Here’s a look at the Chargers’ roster as the team prepares to open training camp July 28 at Jack Hammett Sports Complex in Costa Mesa. This projected depth chart and roster will be updated throughout camp and the season. Players are listed in the likely playing-time pecking order at each position and broken into the categories “lock” and “on the bubble,” as seen by Chargers beat writer Gilbert Manzano. The deadline to trim the roster to 53 players is Aug. 31. Offseason additions are noted by T for trade acquisitions, FA for free-agent signings, W for waiver pickups, R-F for reserve-future contracts, D for drafted rookies and U for undrafted rookies.
Justin Herbert, Easton Stick, Chase Daniel (FA)
There will be no starting quarterback controversy this summer with Herbert coming off a historic rookie season. But the backup job will be available because of the addition of Daniel, who’s familiar with offensive coordinator Joe Lombardi. Daniel has the experience, but expect Stick to win the backup job because he’ll get to display his athleticism in preseason games.
Austin Ekeler, Gabe Nabers (fullback), Justin Jackson, Joshua Kelley, Larry Rountree III (D), Darius Bradwell
This might be the toughest position to gauge for various reasons. Jackson is probably the most talented running back on the team not named Ekeler, but he struggles to stay on the field because of injuries. If he’s healthy during training camp, expect Jackson to win over the new coaching staff and earn the No. 2 job. Kelley was inconsistent his rookie season and failed to produce as the short-yardage back, but it might be too soon to give up on last year’s fourth-round selection. Rountree has the advantage of being drafted by the current coaching regime and will likely push Kelley for the short-yardage role. It wouldn’t be a surprise if the Chargers decide to keep four running backs to start the season.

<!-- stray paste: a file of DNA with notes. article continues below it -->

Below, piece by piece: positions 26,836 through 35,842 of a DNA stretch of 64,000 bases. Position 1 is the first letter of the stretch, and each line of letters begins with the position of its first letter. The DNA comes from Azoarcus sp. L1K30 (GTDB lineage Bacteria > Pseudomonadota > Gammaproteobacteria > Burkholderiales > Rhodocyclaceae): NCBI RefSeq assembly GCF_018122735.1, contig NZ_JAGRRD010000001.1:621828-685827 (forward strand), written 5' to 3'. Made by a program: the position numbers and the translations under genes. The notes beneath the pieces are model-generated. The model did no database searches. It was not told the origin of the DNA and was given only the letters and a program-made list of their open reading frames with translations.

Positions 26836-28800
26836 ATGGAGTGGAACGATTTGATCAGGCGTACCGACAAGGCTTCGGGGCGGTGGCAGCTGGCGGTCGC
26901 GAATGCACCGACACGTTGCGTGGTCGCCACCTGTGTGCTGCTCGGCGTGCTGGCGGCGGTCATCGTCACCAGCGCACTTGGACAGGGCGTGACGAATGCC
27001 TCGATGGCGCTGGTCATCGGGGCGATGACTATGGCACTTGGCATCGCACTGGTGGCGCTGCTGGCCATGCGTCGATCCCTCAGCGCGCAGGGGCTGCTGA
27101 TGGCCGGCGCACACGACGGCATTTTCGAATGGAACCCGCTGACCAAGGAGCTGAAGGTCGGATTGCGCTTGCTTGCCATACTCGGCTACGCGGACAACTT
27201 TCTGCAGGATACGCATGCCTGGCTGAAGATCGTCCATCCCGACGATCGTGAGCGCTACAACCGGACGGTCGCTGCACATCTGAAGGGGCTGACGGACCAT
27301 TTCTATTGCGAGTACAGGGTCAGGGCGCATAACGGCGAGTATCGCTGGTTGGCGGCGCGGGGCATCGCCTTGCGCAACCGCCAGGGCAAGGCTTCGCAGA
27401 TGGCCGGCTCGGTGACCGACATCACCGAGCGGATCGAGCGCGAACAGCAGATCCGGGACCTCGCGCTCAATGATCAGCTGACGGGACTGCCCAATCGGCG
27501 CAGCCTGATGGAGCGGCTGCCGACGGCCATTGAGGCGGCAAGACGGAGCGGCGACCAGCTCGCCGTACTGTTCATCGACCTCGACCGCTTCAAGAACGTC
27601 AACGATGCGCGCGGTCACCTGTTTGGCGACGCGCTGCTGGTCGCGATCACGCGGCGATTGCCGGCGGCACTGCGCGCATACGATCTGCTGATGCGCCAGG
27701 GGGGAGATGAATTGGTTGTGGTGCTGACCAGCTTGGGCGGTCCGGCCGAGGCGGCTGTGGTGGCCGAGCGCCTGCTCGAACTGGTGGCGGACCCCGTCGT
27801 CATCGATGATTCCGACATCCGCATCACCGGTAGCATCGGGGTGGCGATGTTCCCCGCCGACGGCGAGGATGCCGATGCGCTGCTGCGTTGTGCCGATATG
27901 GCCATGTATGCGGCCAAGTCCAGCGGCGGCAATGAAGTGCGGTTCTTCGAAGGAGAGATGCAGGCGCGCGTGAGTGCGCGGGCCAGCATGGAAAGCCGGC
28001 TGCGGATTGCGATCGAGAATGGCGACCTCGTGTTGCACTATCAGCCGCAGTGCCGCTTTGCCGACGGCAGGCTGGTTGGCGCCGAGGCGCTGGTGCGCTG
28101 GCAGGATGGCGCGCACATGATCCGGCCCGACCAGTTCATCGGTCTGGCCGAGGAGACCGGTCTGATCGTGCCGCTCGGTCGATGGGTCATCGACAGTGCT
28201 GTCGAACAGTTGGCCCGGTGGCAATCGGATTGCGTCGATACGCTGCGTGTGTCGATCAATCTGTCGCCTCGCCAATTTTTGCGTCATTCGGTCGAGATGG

Keenan Allen, Mike Williams, Josh Palmer (D), Jalen Guyton, Tyron Johnson, Joe Reed, K.J. Hill, Jason Moore, Austin Proehl (W), John Hurst, Michael Bandy (FA)
The Chargers surprised many when they drafted Palmer in the third round, but during offseason workouts it was easy to see why they took him so high. The talented jump-ball receiver could become the consistent third wideout the Chargers have coveted in recent years. Guyton proved last season he’s able to get open often with his speed, but he’ll need to limit the drops if he wants to keep his No. 3 job. Last season, Johnson outplayed Reed and Hill, two players with high expectations as rookies. This trio will need to prove they belong on the 53-man roster by producing on special teams.
Jared Cook (FA), Tre’ McKitty (D), Donald Parham Jr., Stephen Anderson, Matt Sokol, Hunter Kampmoyer (U), Matt Seybert (FA)
The rookie McKitty will likely see more snaps than Parham this season because the coaching staff values McKitty’s blocking and special-teams skills. Those were two areas Parham struggled with last season, but he’ll get his opportunities as a red-zone target.
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Source:: Los Angeles Daily News